The second stage, which forms the backbone of the assembled graft, may be bare or covered with a synthetic fabric. The fabric covering the various stages may be made of stretchable or non-stretchable materials. In a preferred embodiment, the synthetic fabric covering the first stent is made of a stretchable material enabling the first and second stents to conform to the inner diameter of the wall of the vessel being repaired to prevent any leaks around the edges of the graft. The second and the third stages are preferably made of non-stretchable material to provide strength around the area of the aneurysm. When assembled, the first stage forms the outermost layer, the second stage forms the middle layer and the third stage forms the innermost layer and is exposed to the lumen of the vessel.
Another preferred embodiment according to the present invention comprises a three-stage stented graft wherein the first stage is formed by a hollow foamed tube 100 (FIG. 4A) of a closed cell thermoplastic material, as shown in FIG. 4B. It is preferable to have at least one stent 102 provided at the distal open end of the foamed tube to enable easy release of the tube during deployment. More preferably, a stent 102 is provided at each end with at least one connecting wire extending therebetween. The longitudinal support may be a Nitinol wire extending along the length of the foamed tube. The second stage is similar to the support frame 22 of the first stage and comprises two spaced apart stents and a connecting bar. The third stage is a scaffolding stent similar to the second stage shown in FIG. 2B and comprises multiple connected stents that fit between the first and the second stents of the second stage. If a fourth stage is provided, it is similar to the previously described second stage support frame.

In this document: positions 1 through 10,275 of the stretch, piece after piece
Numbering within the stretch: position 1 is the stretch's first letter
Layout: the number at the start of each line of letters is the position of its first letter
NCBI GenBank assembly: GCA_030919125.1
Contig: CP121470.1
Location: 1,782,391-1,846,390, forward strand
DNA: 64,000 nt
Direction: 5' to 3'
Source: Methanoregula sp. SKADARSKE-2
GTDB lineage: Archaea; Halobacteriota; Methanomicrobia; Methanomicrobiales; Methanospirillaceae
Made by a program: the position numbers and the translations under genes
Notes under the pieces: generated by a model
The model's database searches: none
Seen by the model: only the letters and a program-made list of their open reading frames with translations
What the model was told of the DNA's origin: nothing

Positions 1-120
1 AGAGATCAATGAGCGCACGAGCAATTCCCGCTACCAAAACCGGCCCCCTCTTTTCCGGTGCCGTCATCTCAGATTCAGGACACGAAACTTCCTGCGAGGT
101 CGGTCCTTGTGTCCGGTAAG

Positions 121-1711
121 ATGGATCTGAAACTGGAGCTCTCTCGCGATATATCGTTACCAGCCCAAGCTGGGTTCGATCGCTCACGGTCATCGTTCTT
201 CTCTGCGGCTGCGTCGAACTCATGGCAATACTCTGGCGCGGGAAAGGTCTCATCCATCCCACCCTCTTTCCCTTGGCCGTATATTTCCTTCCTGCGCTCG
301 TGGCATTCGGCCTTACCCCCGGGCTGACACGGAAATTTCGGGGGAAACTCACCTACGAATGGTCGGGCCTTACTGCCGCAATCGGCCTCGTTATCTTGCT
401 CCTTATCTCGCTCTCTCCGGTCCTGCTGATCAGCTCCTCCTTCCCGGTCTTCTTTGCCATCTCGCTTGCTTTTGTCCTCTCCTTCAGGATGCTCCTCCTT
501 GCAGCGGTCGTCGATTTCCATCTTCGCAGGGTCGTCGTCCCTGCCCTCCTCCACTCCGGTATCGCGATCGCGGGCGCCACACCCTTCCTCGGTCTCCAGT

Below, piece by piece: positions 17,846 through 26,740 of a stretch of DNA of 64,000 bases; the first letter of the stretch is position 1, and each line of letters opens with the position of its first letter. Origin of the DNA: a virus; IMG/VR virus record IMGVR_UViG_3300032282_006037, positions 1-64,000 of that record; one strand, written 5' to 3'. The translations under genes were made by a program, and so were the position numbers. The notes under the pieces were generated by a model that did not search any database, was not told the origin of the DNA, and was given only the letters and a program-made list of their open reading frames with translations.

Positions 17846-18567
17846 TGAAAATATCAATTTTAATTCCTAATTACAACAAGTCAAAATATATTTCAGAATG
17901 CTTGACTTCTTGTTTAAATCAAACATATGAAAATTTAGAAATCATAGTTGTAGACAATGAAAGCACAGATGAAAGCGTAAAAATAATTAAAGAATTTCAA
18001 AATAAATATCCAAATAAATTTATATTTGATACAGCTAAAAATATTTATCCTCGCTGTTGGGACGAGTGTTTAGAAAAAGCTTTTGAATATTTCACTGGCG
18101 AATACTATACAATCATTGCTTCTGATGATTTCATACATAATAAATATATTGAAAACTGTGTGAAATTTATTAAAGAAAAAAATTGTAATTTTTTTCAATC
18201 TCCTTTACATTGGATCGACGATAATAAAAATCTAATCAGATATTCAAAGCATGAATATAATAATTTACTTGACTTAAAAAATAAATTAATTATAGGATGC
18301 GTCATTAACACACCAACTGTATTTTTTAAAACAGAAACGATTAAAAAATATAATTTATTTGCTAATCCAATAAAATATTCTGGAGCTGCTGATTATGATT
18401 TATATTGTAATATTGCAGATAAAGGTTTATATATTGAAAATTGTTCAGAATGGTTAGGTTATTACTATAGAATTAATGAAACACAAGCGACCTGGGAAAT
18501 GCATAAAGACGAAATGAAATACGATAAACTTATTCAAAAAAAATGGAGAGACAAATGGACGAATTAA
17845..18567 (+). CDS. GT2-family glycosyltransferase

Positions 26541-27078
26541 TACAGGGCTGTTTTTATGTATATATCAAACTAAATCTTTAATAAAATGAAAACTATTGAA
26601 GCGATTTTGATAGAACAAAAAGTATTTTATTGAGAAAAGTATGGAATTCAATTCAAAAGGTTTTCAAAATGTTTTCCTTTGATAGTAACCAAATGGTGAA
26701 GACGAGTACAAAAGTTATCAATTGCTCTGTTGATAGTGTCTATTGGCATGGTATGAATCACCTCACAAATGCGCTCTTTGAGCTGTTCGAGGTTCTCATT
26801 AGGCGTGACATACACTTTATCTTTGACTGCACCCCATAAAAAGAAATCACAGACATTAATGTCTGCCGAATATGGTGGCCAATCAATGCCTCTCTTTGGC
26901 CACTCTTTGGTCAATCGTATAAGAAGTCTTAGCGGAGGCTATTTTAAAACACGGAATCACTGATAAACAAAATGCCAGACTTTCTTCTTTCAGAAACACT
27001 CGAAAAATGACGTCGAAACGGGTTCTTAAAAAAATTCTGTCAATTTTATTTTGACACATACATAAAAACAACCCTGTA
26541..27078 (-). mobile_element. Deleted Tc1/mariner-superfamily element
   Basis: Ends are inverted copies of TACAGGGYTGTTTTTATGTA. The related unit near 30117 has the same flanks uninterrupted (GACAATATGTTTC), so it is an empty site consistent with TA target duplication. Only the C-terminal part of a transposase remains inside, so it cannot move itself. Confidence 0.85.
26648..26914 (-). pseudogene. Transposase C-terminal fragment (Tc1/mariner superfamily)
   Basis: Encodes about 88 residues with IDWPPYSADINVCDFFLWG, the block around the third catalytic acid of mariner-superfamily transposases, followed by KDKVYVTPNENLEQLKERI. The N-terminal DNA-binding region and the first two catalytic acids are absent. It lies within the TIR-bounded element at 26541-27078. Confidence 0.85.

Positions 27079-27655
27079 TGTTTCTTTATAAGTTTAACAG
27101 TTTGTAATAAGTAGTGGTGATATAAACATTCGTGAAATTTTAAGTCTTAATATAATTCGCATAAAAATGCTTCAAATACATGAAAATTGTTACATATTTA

In another preferred embodiment of the present invention, a light activated adhesive is coated between the layers or stages of the stented graft. Suitable adhesives include fibrin glue and isobutyl 2 cyanoacrylate. For example, in the previously described two-stage and three-stage stented grafts, fibrin glue is coated on the external surface of the scaffolding stent 14. The adhesive may be released in vivo as described in the previously referenced U.S. Pat. No. 5,713,917 to Leonhardt et al. In a three-stage or a four-stage stented graft comprising an outer foam layer, the fibrin glue is preferably also applied to the top and bottom portions on the external surface of the foam layer so as to form a tight seal with the wall of the blood vessel. While not intending to be bound by any particular theory, it is believed that the multiple layers provide means for the ingrowth of cells from the blood vessel wall into the graft. The fibrin coating facilitates the attachment and growth of the cells thus strengthening the graft.